Next is isolating the host from the workload. Cloud service providers absolutely do not want workloads “breaking out” of their isolation and doing bad things – again, whether by accident or design. If one of a cloud service provider’s host machines is compromised by a workload, not only can that workload possibly impact other workloads on that host, but also the host itself, other hosts and the more general infrastructure that allows the cloud service provider to run workloads for their tenants and, in the final analysis, make money.

Luckily, again, there are well-known and mature ways to provide host from workload isolation using many of the same tools noted above. As with workload from workload isolation, cloud service providers absolutely do not want their own infrastructure compromised, so they are, of course, going to make sure that this is well implemented.

Workload from host isolation

Workload from host isolation is more tricky. A lot more tricky. This is protecting your workload from the cloud service provider, who controls the computer – the host – on which your workload is running. The way that workloads run – execute – is such that such isolation is almost impossible with standard techniques (containers, VMs, etc.) on their own, so providing ways to ensure and prove that the cloud service provider – or their sysadmins, or any compromised hosts on their network – cannot interfere with your workload is difficult.

You might expect me to say that providing this sort of isolation is something that cloud service providers don’t care about, as they feel that their tenants should trust them to run their workloads and just get on with it. Until sometime last year, that might have been my view, but it turns out to be wrong. Cloud service providers care about protecting your workloads from the host because it allows them to make more money. Currently, there are lots of workloads which are considered too sensitive to be run on public clouds – think financial, health, government, legal, … – often due to industry regulation. If cloud service providers could provide sufficient isolation of workloads from the host to convince tenants – and industry regulators – that such workloads can be safely run in the public cloud, then they get more business. And they can probably charge more for these protections as well! That doesn’t mean that isolating your workloads from their hosts is easy, though.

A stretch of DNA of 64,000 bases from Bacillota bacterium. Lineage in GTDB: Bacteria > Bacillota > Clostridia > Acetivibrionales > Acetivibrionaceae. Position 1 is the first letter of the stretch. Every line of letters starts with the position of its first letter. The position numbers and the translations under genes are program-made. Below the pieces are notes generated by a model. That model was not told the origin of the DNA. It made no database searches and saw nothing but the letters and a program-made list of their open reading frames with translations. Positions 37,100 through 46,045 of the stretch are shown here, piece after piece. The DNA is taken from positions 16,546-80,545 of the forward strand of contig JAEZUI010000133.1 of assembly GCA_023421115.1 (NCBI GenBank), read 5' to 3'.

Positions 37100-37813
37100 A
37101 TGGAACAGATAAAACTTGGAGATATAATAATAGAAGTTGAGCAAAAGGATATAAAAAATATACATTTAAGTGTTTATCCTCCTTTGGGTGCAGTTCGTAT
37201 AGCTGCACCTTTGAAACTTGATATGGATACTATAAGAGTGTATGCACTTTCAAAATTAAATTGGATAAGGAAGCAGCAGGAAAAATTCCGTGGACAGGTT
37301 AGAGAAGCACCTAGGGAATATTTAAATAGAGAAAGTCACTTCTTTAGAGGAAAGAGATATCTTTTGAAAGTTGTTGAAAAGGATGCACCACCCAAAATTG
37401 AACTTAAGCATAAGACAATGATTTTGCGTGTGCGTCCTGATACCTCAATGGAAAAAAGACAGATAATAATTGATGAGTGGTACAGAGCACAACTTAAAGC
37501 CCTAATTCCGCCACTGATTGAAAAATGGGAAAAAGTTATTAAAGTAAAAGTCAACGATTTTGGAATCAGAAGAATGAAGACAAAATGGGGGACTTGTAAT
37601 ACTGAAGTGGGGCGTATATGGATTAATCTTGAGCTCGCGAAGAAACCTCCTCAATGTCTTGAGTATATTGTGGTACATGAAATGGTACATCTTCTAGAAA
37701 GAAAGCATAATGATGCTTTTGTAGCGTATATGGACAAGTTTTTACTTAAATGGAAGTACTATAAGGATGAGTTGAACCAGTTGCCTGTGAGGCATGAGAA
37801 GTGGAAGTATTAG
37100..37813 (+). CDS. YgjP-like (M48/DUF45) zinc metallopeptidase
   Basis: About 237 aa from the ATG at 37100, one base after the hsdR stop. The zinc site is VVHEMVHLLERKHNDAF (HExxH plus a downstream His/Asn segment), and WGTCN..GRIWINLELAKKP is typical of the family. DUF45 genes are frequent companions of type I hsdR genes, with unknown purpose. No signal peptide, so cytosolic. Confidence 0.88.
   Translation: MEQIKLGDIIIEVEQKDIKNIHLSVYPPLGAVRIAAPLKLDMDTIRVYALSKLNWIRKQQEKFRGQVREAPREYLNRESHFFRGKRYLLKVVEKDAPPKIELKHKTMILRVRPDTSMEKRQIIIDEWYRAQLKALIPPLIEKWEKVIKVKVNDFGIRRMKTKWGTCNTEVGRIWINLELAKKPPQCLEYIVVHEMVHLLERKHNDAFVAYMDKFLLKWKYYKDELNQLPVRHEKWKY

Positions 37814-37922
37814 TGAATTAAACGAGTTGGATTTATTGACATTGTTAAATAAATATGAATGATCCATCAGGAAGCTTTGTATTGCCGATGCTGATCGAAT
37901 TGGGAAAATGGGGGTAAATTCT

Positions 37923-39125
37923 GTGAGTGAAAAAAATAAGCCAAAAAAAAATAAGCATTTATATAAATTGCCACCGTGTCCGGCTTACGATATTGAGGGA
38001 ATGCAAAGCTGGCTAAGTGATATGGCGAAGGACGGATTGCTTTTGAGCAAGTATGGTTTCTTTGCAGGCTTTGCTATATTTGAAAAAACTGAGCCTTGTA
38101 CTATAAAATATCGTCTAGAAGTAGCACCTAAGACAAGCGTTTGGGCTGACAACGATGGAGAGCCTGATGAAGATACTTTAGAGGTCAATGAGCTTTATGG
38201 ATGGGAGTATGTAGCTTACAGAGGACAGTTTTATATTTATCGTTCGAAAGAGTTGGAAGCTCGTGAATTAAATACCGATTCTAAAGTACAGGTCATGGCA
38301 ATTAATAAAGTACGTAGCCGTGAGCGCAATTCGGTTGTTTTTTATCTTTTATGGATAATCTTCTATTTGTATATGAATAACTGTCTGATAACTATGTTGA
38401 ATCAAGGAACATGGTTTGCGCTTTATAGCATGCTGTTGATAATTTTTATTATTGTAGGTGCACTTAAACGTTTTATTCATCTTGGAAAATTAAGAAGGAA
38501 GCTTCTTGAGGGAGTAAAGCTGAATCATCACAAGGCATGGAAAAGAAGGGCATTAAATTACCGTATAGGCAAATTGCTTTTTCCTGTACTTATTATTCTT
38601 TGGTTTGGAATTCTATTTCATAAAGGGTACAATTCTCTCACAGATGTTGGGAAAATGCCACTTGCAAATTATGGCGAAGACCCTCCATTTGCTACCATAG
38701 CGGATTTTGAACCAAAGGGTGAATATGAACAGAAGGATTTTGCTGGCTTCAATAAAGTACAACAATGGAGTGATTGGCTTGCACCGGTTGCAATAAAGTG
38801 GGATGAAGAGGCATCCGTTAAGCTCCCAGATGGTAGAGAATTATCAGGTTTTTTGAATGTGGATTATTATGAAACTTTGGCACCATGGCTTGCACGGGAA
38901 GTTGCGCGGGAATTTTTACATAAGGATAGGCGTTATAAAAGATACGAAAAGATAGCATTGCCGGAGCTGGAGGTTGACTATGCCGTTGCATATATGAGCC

There is good news, however, for both cloud service providers and their teants, which is that there’s a new set of hardware techniques called TEEs – Trusted Execution Environments – which can provide exactly this sort of protection[2]. This is rapidly maturing technology, and TEEs are not easy to use – in that it can not only be difficult to run your workload in a TEE, but also to ensure that it’s running in a TEE – but when done right, they do provide the sorts of isolation from the host that a workload wants in order to maintain its integrity and confidentiality[3].

There are a number of projects looking to make using TEEs easier – I’d point to Enarx in particular – and even an industry consortium to promote open TEE adoption, the Confidential Computing Consortium. Things are looking up if you’re interested in protecting your workloads, and the cloud service providers are on board, too.


1 – sorry if you came here expecting something different, but do stick around and have a read: hopefully there’s something of interest.

2 – the best known are Intel’s SGX and AMD’s SEV.

3 – availability – ensuring that it runs fairly – is more difficult, but as this is a property that is also generally in the cloud service provider’s best interest, and something that can can control, it’s not generally too much of a concern[4].

4 – yes, there are definitely times when it is, but that’s a story for another article.